Not only is napping a great way for you to recharge during the day, it may also help improve your blood pressure. Recent research shows that folks who catch a few zzz's during the afternoon are more likely to have a noticeable drop in blood pressure than people who don't nap. Meanwhile, we seriously can't think of a better excuse to sneak in a midday snooze.
The March 2019 study divided 212 people into either a napping group or a non-napping group. Researchers recorded all the participants' blood pressure for 24 hours consecutively and assessed their midday sleep times and other lifestyle habits — including hypertension risk factors such as alcohol and salt consumption. The findings, which were presented at the American College of Cardiology's 68th Annual Scientific Session, ultimately showed that daytime naps were linked with an average 5 mm Hg drop in blood pressure. While that may seem like a small amount at first, researchers explained why it's more significant than you might think.
"Midday sleep appears to lower blood pressure levels at the same magnitude as other lifestyle changes," said study co-author Manolis Kallistratos, MD, in a press release. "For example, salt and alcohol reduction can bring blood pressure levels down by 3 to 5 mm Hg."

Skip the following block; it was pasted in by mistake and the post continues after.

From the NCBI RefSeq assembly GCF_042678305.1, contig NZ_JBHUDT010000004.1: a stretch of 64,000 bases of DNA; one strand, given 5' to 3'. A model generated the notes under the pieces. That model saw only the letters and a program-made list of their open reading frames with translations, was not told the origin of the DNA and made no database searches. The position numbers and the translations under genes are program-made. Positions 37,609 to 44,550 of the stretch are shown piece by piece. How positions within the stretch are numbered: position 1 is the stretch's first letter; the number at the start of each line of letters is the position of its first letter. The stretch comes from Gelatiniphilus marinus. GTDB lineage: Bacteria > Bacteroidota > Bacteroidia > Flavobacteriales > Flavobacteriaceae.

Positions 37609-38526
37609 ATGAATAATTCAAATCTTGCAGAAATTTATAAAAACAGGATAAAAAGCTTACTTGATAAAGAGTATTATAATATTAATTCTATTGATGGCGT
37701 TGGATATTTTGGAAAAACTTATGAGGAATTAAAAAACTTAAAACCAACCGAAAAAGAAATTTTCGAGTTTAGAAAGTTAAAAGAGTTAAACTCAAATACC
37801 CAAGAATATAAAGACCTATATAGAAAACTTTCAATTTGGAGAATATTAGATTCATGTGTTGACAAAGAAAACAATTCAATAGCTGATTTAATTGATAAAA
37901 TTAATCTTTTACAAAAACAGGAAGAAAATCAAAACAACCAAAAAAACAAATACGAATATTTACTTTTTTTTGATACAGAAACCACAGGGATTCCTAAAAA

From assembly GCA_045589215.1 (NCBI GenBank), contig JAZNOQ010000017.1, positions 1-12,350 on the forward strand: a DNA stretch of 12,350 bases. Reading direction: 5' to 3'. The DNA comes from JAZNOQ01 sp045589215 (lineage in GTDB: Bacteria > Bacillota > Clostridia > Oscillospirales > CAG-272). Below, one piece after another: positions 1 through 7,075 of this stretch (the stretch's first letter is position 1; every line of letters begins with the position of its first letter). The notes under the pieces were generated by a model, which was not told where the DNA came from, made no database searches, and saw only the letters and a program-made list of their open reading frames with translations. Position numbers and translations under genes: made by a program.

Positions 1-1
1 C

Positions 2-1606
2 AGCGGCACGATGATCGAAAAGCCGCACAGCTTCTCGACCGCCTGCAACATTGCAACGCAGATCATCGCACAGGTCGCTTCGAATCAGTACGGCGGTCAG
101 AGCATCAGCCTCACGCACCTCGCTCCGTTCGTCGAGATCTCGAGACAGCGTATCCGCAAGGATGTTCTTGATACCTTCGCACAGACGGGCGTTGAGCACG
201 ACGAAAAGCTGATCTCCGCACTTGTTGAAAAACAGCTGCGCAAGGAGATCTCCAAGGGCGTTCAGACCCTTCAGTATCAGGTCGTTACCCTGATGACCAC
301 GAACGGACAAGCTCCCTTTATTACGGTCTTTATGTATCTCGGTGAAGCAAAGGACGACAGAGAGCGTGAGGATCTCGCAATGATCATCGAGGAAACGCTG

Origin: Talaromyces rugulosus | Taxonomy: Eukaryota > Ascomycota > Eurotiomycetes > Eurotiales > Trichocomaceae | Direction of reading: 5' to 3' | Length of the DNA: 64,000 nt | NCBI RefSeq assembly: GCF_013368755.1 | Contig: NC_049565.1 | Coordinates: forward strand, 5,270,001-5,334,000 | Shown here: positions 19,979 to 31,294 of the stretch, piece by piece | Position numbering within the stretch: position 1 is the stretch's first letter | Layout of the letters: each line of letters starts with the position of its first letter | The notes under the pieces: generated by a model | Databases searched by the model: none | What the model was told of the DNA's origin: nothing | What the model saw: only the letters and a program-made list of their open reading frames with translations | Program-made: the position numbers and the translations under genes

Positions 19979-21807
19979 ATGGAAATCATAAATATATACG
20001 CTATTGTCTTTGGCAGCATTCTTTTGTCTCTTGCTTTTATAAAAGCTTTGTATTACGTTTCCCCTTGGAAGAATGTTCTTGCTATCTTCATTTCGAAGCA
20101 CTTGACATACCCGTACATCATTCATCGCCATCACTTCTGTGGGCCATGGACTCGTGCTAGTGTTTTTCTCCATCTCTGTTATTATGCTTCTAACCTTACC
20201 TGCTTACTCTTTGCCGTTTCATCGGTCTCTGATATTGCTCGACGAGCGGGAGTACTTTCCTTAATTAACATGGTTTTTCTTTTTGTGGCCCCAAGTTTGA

It's even more impressive when you consider the fact that many low-dose anti-hypertensive medications typically lower blood pressure levels by about 5 to 7 mm Hg on average.
"These findings are important because a drop in blood pressure as small as 2 mm Hg can reduce the risk of cardiovascular events such as heart attack by up to 10 percent," Dr. Kallistratos said. "Based on our findings, if someone has the luxury to take a nap during the day, it may also have benefits for high blood pressure. Napping can be easily adopted and typically doesn't cost anything."
So, the next time someone gives you a tough time for napping, you can just smile — and rest easy — knowing that science is on your side. Sweet dreams, indeed!